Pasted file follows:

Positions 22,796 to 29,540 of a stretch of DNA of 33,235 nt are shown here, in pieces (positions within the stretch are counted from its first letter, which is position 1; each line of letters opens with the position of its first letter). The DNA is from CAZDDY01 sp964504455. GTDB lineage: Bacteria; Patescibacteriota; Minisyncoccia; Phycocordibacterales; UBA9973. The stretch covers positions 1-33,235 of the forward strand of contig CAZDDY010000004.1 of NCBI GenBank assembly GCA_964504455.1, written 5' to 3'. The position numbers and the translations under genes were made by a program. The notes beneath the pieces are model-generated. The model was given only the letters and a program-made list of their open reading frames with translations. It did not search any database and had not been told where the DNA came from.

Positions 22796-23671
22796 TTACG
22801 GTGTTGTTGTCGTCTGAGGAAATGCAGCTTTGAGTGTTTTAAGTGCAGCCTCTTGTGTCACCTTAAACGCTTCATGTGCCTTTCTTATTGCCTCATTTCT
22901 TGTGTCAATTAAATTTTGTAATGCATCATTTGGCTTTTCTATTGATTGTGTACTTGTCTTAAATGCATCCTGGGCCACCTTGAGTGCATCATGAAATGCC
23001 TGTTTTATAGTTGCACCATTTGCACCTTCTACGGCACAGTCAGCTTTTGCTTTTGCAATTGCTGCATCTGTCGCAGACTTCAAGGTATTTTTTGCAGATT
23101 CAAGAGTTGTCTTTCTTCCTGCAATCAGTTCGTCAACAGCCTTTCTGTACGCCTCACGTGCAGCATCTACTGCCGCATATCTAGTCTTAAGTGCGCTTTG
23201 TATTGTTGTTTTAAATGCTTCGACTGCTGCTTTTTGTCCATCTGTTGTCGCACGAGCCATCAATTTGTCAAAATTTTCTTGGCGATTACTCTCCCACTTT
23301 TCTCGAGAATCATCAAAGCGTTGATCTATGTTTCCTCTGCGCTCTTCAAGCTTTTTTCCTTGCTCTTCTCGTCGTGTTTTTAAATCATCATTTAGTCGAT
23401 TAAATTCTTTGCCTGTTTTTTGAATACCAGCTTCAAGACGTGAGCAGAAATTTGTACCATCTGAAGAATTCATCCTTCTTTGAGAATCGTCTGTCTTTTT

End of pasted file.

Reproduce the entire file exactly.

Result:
Positions 22,796 to 29,540 of a stretch of DNA of 33,235 nt are shown here, in pieces (positions within the stretch are counted from its first letter, which is position 1; each line of letters opens with the position of its first letter). The DNA is from CAZDDY01 sp964504455. GTDB lineage: Bacteria; Patescibacteriota; Minisyncoccia; Phycocordibacterales; UBA9973. The stretch covers positions 1-33,235 of the forward strand of contig CAZDDY010000004.1 of NCBI GenBank assembly GCA_964504455.1, written 5' to 3'. The position numbers and the translations under genes were made by a program. The notes beneath the pieces are model-generated. The model was given only the letters and a program-made list of their open reading frames with translations. It did not search any database and had not been told where the DNA came from.

Positions 22796-23671
22796 TTACG
22801 GTGTTGTTGTCGTCTGAGGAAATGCAGCTTTGAGTGTTTTAAGTGCAGCCTCTTGTGTCACCTTAAACGCTTCATGTGCCTTTCTTATTGCCTCATTTCT
22901 TGTGTCAATTAAATTTTGTAATGCATCATTTGGCTTTTCTATTGATTGTGTACTTGTCTTAAATGCATCCTGGGCCACCTTGAGTGCATCATGAAATGCC
23001 TGTTTTATAGTTGCACCATTTGCACCTTCTACGGCACAGTCAGCTTTTGCTTTTGCAATTGCTGCATCTGTCGCAGACTTCAAGGTATTTTTTGCAGATT
23101 CAAGAGTTGTCTTTCTTCCTGCAATCAGTTCGTCAACAGCCTTTCTGTACGCCTCACGTGCAGCATCTACTGCCGCATATCTAGTCTTAAGTGCGCTTTG
23201 TATTGTTGTTTTAAATGCTTCGACTGCTGCTTTTTGTCCATCTGTTGTCGCACGAGCCATCAATTTGTCAAAATTTTCTTGGCGATTACTCTCCCACTTT
23301 TCTCGAGAATCATCAAAGCGTTGATCTATGTTTCCTCTGCGCTCTTCAAGCTTTTTTCCTTGCTCTTCTCGTCGTGTTTTTAAATCATCATTTAGTCGAT
23401 TAAATTCTTTGCCTGTTTTTTGAATACCAGCTTCAAGACGTGAGCAGAAATTTGTACCATCTGAAGAATTCATCCTTCTTTGAGAATCGTCTGTCTTTTT